The fit: Iginla had nine points in 19 games, but alas, the Kings fell just short of the postseason field. He’d officially retire the following summer.

Weird-o-Meter rating: 6. Frankly, the meter should hit a 10 for any jersey Iginla wore outside of the Flames following his time in Calgary, but the Kings were the fourth team he had played for since 2013.

Wendel Clark, Chicago Blackhawks

How this happened: Citing a need for “grit and character,” the Blackhawks signed the former Maple Leafs star to a one-year contract in 1999.

The fit: A bad one. Clark played 13 games with two goals and no assists. His general manager called him out, and he was released. The Leafs, whom he left as a free agent, signed him in January 2000 after that release.

Weird-o-Meter rating: 6. While clearly associated with the Leafs, to the point where his autobiography was called “Bleeding Blue,” he did see time with a few other teams during his career. Plus there’s something very “Chicago” about Wendel’s overall comportment as a player.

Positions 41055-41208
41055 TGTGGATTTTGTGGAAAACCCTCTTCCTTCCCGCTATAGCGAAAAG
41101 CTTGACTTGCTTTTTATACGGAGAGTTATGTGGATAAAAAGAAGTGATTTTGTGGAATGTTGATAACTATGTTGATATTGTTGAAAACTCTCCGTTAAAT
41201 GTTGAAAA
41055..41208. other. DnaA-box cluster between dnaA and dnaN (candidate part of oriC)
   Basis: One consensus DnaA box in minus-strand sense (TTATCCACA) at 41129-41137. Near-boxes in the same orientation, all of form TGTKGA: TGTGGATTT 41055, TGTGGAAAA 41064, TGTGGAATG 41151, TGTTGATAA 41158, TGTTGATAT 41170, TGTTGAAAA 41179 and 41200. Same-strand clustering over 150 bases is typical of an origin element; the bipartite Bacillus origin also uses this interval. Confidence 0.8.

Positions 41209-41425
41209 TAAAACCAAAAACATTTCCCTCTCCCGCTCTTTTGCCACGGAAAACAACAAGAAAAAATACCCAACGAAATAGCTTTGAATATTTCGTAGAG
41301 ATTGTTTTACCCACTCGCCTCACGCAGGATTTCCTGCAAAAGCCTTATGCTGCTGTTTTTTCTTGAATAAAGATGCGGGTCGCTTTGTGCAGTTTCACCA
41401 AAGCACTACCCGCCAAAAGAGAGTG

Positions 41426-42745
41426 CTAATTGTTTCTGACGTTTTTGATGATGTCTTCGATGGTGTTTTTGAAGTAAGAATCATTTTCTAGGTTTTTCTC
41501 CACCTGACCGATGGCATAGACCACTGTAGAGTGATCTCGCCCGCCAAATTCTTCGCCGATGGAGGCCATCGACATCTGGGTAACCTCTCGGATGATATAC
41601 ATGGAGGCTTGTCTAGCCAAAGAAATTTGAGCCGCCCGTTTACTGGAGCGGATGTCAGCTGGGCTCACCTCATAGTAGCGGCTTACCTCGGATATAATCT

Jaromir Jagr, Dallas Stars

How this happened: The legendary winger had completed a season with the Philadelphia Flyers and was a free agent in the 2012 offseason. His top priority, apparently, was finding a suitor whose state had the best tax benefits for this salary. Enter the Stars.

The fit: Jagr’s first foray into the Western Conference saw him score 26 points in 34 games, leading to a “pump and dump” scenario in which Dallas traded him back East to the Boston Bruins for two players and a first-round pick.

Weird-o-Meter rating: 5. Jagr made his rounds as he got older, including stops in New Jersey, Florida and Calgary in his final NHL season. Well, final season to date. As we’ve often said, when the sun finally explodes, all they’ll find on Earth are cockroaches, Twinkies and Jaromir Jagr playing hockey.

Adam Oates, Philadelphia Flyers